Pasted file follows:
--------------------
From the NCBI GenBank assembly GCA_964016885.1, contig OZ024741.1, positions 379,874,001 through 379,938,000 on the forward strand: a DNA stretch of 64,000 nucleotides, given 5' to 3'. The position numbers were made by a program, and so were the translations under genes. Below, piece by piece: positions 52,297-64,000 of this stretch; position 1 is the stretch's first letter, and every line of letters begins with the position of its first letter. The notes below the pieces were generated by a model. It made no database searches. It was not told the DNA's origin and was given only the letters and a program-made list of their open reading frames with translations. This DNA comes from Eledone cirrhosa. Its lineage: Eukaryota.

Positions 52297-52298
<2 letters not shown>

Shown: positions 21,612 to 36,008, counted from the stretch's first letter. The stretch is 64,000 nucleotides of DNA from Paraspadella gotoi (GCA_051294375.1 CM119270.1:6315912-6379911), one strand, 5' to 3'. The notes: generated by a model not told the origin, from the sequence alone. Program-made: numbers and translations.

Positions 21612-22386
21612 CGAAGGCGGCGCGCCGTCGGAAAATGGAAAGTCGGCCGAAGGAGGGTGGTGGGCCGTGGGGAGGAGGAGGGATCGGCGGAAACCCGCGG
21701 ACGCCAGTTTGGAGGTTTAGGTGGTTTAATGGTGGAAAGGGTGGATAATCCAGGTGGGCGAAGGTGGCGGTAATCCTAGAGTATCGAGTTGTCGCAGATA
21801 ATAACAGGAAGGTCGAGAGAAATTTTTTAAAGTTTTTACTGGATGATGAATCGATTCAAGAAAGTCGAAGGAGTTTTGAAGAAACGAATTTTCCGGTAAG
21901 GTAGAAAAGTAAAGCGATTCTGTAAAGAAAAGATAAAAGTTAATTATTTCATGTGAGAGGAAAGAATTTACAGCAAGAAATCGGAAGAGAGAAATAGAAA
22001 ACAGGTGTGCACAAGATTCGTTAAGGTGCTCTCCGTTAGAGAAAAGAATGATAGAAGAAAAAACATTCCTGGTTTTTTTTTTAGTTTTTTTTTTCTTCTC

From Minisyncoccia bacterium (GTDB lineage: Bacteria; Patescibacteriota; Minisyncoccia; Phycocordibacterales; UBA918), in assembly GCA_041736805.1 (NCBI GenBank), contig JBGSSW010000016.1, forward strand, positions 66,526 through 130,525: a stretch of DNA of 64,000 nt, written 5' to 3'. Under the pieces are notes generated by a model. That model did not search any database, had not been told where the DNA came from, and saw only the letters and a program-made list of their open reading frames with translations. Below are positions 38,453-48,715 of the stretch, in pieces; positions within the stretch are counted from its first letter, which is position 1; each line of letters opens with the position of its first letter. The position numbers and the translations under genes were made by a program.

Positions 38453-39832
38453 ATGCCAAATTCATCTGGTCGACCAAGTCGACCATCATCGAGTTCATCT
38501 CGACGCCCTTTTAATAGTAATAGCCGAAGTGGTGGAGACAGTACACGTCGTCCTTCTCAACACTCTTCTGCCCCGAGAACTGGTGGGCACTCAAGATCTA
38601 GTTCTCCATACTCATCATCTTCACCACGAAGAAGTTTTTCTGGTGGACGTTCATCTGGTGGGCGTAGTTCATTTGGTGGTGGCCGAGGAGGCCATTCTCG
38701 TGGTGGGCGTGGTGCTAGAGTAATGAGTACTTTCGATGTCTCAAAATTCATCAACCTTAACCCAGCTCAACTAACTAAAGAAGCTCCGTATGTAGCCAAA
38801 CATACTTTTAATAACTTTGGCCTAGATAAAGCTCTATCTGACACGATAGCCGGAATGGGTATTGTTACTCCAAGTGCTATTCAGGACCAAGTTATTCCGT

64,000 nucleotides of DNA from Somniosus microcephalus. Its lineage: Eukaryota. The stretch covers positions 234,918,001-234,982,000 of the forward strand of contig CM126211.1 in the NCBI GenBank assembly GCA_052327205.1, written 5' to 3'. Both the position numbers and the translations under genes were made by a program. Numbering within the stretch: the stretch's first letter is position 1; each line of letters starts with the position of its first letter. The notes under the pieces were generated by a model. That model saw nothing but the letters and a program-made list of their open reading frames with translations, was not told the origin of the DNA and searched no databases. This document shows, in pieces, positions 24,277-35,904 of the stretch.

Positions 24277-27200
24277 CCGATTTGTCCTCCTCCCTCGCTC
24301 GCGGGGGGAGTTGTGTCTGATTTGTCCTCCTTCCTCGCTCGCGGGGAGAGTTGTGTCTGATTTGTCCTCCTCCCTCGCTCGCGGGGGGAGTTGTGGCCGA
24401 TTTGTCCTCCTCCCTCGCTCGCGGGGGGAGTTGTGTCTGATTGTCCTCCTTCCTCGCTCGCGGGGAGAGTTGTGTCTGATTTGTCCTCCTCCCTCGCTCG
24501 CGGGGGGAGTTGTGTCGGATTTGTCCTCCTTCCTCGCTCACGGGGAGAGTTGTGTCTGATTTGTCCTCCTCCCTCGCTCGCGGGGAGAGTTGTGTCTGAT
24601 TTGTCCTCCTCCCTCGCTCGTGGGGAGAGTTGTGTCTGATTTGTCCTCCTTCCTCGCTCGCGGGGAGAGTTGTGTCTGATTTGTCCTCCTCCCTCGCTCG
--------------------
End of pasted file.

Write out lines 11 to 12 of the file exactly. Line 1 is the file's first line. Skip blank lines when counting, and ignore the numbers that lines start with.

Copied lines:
From Minisyncoccia bacterium (GTDB lineage: Bacteria; Patescibacteriota; Minisyncoccia; Phycocordibacterales; UBA918), in assembly GCA_041736805.1 (NCBI GenBank), contig JBGSSW010000016.1, forward strand, positions 66,526 through 130,525: a stretch of DNA of 64,000 nt, written 5' to 3'. Under the pieces are notes generated by a model. That model did not search any database, had not been told where the DNA came from, and saw only the letters and a program-made list of their open reading frames with translations. Below are positions 38,453-48,715 of the stretch, in pieces; positions within the stretch are counted from its first letter, which is position 1; each line of letters opens with the position of its first letter. The position numbers and the translations under genes were made by a program.

Positions 38453-39832